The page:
Acute Art often partners with artists and galleries to provide a digital experience to accompany exhibitions. But the attention they’re receiving these days is for those creations that exist in-app. The company recently released 12 augmented-reality versions of work by Brian Donnelly(a.k.a. Kaws.) Donnelly’s immensely popular COMPANION character is seen floating virtually above 11 cities across the globe in EXPANDED HOLIDAY. The AR experience is composed of Pokémon Go-style app creations that serve as a virtual rendering of the artist’s large-scale inflatable sculptures. “AR/VR represent the first new medium of the century,” Birnbaum said in an Instagram chat with Donnelly last week. “It’s a key given to artists to explore.”
But the app release wasn’t part of the original launch plan for distributing the art: Instead giant AR versions of COMPANION were to appear in public spaces around the world. This proved impossible when the lockdown began. The subsequent popularity of EXPANDED HOLIDAY prompted Birnbaum to hail Donnelly’s work as a breakthrough for the medium with “hundreds of thousands” of downloads. Donnelly wasn’t looking to be the poster boy for AR, but now the positive reaction has encouraged him to continue to do more with the technology. “The last thing I wanted to do was to try out a new medium and have it be gimmicky,”Donnelly said on Instagram. “The (AR) felt consistent with the work I was making and what I wanted to do.”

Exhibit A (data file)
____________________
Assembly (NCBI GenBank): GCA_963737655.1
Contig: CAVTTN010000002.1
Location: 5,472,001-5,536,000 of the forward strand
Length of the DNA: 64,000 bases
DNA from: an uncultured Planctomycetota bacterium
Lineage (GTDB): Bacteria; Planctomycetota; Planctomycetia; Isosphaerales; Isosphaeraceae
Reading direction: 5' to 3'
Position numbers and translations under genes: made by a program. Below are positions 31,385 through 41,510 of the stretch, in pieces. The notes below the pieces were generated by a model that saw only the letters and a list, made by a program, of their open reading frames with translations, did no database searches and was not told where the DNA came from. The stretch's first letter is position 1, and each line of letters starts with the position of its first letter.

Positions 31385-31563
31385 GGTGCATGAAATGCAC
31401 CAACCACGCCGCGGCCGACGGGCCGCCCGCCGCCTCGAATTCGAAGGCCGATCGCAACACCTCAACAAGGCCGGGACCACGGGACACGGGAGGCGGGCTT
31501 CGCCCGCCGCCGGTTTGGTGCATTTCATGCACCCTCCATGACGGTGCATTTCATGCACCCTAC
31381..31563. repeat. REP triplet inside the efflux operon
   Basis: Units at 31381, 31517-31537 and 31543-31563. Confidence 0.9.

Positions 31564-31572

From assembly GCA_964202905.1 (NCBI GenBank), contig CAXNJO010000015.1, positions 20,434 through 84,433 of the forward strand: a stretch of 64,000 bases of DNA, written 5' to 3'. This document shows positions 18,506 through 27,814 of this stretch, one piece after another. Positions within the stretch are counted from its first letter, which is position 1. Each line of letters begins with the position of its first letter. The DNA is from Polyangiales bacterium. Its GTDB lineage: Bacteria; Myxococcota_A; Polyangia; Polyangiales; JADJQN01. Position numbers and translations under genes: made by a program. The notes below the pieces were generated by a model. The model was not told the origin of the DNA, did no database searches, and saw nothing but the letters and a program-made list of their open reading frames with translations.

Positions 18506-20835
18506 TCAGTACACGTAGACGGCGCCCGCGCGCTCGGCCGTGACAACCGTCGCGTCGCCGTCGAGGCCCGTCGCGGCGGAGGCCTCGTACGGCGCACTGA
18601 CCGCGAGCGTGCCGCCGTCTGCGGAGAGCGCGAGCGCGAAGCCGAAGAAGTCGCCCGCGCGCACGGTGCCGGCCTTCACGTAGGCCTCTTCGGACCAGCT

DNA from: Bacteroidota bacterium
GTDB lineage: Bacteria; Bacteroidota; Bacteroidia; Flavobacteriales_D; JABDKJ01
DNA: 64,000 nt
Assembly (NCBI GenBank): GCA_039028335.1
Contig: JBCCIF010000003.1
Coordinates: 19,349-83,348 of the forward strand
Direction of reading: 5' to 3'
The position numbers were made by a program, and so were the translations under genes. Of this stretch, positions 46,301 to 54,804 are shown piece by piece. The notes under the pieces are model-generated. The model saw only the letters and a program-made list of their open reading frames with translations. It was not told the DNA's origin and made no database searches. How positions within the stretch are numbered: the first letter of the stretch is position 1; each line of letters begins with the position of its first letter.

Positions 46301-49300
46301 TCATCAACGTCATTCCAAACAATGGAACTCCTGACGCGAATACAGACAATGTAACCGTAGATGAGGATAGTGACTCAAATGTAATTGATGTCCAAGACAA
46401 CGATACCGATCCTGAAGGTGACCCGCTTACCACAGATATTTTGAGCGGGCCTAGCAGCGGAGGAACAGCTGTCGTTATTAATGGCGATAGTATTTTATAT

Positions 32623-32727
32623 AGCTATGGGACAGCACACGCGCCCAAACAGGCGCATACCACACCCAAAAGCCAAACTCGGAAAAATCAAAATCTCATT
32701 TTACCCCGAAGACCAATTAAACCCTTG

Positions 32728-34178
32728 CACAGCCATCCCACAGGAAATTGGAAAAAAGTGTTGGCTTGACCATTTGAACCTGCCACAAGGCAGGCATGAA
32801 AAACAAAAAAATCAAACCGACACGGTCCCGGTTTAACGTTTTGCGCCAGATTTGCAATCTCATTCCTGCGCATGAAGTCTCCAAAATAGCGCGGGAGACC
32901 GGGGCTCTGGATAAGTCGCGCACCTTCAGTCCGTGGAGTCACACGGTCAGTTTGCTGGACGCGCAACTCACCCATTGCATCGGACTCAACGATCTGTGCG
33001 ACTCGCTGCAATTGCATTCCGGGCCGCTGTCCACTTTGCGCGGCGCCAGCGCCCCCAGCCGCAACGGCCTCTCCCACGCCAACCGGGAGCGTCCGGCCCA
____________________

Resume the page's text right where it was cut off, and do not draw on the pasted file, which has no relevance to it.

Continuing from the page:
KAWS, COMPANION (EXPANDED), 2020, augmented reality. Credit: Courtesy KAWS and Acute Art
Separately, the organization’s Acute Art X app allows viewers to experience work such as Christo and Jean Claude’s The London Mastaba. The app allows a bird’s eye view of the 7,506 barrels that were temporarily stacked horizontally on a floating platform in London’s Serpentine Lake. The ability for anyone with a smartphone to experience a piece of site specific art such as this shows the promise of VR/AR as a democratizing medium — if people know about it. Birnbaum said that the popularity of Kaws’ AR piece was fueled in part by the artist’s relationships with celebrities, who alerted their social media followers about the app.
Birnbaum said reaching a broad audience with advanced technology can be challenging, but he sees digital and in-person viewing of art to comfortably co-exist when the pandemic is over. He ponders whether the COVID-19 crisis has served as something of a dress rehearsal for the art world’s digital shift, particularly when it comes to international art fairs. “Does this mean it’s time to downscale and do less?” Birnbaum asks. “Is this not the moment for a different sort of art and distribution? For the global conversation, new technology can be used. This could be the beginning of an era where immersive technology transforms the institutional conversation. It just can’t be the way it was.”
Cover image, TechShowV5; ArtLab, in software installation view of Ellen Gallagher’s ‘DeLuxe’, 2004-2005 and Mark Bradford’s ‘Chicago’, 2019 created in HWVR; courtesy the artists and Hauser & Wirth